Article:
With Loudouners’ mouths watering for desserts and tasty treats of all kinds, one chocolate maker is stepping onto the scene in a more personalized way.
Four months ago, 10-year Loudoun resident Larry Waters began selling artisan chocolates as part of his newest business venture, Yummyworks. Absent of a physical storefront, he’s been selling his creations on Saturday mornings at the Leesburg Farmers’ Market and daily at the Very Virginia Shop in downtown Leesburg, featuring a chocolate lineup that includes raspberry coconut, lemon, lime margarita, espresso and mango habanero.
Waters, 48, said that it’s his customization of the sweets that sets him apart from other confection makers in the area.
Waters’ ability to tailor the design, shape and colors of his chocolates is a product of his kitchen location—in his Beacon Hill home. After obtaining a business license, spending $25,000 on a customized kitchen and passing a Virginia Department of Agriculture and Consumer Services inspection last April, Waters began experimenting with his newfound passion for chocolate making, something he said had fascinated him for years.
Now, the stay-at-home father of three concocts chocolates as his full-time job whenever he has the time—often in the wee hours of the morning. “I’ve learned so much in those nine months and a lot of it’s just trial and error,” he said.
Waters’ chocolate-making process is fine-tuned and time-intensive. He begins by creating a 25-chocolate mold out of Valrhona chocolate and other high-end ingredients. Then, he mixes the ganache, which is a chocolate and cream filling, pours it into the chocolate molds, sets them aside for eight hours to crystalize and polishes them with a cocoa butter for a shiny finish.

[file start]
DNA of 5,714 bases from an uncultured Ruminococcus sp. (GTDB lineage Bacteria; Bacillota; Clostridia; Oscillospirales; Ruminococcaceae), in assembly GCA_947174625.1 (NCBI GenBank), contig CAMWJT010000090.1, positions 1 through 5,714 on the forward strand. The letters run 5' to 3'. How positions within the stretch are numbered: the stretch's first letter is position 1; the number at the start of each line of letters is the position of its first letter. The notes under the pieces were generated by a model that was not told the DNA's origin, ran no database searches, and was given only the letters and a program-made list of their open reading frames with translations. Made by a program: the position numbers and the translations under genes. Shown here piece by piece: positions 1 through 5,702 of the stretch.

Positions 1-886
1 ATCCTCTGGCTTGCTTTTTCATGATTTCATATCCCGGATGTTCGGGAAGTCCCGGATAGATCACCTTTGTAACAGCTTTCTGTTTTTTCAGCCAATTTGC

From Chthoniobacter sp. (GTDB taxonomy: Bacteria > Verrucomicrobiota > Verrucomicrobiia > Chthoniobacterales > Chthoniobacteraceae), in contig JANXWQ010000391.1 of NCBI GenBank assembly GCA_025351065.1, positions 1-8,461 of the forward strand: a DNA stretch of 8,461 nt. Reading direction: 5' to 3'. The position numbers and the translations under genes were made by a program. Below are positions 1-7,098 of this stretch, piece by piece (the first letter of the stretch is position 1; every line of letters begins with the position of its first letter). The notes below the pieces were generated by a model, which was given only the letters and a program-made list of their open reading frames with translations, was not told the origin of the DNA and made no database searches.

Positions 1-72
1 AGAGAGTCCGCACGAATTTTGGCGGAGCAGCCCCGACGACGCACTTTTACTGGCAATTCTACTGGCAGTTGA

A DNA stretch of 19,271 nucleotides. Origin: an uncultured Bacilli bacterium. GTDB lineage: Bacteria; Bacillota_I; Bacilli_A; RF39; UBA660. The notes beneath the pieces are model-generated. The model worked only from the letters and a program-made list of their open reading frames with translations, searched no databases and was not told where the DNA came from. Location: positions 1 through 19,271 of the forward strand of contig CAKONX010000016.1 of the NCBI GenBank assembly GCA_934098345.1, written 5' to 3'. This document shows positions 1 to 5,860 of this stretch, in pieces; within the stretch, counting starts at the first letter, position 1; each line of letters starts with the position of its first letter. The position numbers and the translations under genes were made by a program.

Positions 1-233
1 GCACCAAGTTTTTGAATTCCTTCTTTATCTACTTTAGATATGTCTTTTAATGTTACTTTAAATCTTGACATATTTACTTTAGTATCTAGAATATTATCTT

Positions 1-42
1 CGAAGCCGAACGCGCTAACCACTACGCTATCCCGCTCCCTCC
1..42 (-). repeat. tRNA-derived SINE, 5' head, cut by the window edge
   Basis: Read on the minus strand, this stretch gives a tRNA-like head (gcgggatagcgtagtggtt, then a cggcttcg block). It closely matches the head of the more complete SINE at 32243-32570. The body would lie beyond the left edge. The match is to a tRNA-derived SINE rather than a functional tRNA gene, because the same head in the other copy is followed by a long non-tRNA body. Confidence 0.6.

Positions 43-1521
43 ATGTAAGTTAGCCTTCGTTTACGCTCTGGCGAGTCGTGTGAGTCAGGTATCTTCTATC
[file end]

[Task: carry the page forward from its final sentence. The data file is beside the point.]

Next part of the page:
“It’s a very tedious process, it’s not something you can just do in an hour,” he said. “You get this really cool, artistic piece of chocolate.”
Waters’ concentration on the intricacies of each chocolate is something he feels gives him a leg up on the competition. While larger producers don’t have the time to customize each batch of chocolates, Waters has plenty of time working out of his home kitchen. He said that doing something like customizing chocolates to match bridesmaids’ dresses would be a cinch for him to pull off.
His weekly production typically consists of making 100 chocolates a day from Wednesday to Friday before taking them to the Leesburg Farmers’ Market and the Very Virginia Shop.
While the chocolates go for $1.25 a piece, customers have the option to purchase them individually or to pick out their favorites to buy as a box set.
Waters also sells 4-ounce chocolate bars for $7, caramels and seasonal chocolate creations. This weekend at the Very Virginia Shop, Waters will have clover chocolates available for purchase for St. Patrick’s Day. “As more people know, we’ll be carrying more lines,” said shop owner Sola Pallotta.
Pallotta said she would also soon be including Waters’ chocolates in her shop’s wedding welcome bags, which customers buy to hand out as wedding favors.
As for ratings and reviews, Waters said a common sentiment among his customers is that the chocolates are “too pretty to eat.” To that end, he said that while he puts a lot of time and effort into making them, “they’re good to eat, too.”
His wife, Mo, said that it’s “art made from the heart.”
Waters is spreading the word about Yummyworks and looking to set up online sales and partner with area wineries, which he hopes will provide him with weekly orders. He said that after that, once he starts seeing a consistent revenue stream, he’ll focus on opening a storefront in downtown Leesburg.
“That would be the ultimate goal,” he said. “We’re just taking it slow.”